It is clear that the exodus of talent and general lower quality of imported labour has weakened the league, if only a little. It has also served to shake up the old order. The fall from grace of the likes of Gamba, Kashima and Yokohama has allowed fresh blood such as Sanfrecce Hiroshima, Vegalta Sendai and Kashiwa Reyosl to challenge for the first time. That also produces representatives that are 'green' in continental terms - compare these with the battle-hardened and tough old hands from Korea that play year in, year out - but that will change over time.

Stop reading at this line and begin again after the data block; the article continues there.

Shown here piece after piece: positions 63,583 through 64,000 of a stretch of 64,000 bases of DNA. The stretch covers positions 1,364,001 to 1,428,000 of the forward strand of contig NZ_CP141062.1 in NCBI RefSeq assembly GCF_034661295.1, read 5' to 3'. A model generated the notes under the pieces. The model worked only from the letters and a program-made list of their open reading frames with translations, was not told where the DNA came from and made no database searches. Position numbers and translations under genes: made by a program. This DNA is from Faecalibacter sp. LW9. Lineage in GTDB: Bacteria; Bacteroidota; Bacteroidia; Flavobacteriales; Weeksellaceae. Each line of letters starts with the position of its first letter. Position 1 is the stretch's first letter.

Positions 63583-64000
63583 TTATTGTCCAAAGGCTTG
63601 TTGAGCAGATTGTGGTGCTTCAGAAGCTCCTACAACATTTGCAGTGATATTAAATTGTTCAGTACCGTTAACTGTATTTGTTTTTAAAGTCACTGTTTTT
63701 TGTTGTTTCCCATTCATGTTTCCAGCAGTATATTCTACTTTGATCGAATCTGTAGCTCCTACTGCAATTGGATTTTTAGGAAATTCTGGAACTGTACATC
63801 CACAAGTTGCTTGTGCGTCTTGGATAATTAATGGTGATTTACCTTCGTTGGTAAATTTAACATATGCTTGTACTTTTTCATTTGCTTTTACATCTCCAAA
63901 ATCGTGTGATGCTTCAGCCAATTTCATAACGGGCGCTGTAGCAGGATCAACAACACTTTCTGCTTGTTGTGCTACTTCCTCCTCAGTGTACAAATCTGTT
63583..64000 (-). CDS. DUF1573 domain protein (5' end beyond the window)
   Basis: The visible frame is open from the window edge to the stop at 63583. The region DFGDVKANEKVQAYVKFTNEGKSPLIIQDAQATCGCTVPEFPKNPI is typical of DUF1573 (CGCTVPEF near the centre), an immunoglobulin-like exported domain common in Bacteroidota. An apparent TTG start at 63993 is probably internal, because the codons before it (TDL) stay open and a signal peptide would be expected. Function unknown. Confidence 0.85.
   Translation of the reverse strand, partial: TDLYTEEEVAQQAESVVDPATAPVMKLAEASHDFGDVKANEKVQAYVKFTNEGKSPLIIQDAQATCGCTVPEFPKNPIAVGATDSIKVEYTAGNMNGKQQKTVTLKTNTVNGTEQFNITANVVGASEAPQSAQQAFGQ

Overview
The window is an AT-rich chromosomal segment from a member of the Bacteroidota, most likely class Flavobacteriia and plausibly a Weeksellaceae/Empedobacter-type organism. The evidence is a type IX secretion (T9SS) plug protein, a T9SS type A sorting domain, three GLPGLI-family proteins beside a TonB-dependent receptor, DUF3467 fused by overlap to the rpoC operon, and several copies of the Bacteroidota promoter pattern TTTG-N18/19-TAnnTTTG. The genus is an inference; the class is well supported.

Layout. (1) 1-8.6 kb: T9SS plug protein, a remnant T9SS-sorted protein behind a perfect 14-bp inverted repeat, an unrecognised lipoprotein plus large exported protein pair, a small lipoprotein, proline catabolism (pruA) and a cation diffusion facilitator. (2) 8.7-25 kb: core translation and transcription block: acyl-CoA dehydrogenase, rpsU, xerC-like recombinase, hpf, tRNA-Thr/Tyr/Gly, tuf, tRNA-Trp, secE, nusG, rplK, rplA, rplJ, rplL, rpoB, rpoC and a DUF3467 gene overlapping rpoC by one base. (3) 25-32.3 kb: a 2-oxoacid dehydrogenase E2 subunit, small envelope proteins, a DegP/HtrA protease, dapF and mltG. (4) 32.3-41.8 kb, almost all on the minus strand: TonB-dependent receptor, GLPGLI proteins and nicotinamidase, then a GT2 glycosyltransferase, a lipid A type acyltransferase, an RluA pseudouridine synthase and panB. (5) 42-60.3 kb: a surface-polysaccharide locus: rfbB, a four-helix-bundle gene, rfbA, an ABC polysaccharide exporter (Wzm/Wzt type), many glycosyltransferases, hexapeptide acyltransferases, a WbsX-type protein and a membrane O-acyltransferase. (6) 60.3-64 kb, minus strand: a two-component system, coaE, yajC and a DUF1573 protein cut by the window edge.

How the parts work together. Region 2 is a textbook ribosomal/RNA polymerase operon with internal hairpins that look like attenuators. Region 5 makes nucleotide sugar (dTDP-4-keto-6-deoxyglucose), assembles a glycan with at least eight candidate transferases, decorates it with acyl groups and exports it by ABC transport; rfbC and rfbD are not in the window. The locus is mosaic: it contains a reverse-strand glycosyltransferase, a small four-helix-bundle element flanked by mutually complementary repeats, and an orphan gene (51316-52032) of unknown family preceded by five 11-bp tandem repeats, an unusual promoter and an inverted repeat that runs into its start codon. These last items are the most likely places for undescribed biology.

Everything does. The recent, and relative, struggles of Japanese clubs in the Asian Champions League does reflect a slight dip in the strength of the J. League on the pitch but while the flowers may be temporarily fading, the roots are healthy. Japan is producing plenty of talent and will continue to do so, perhaps it just needs to keep a little more for itself for a little longer.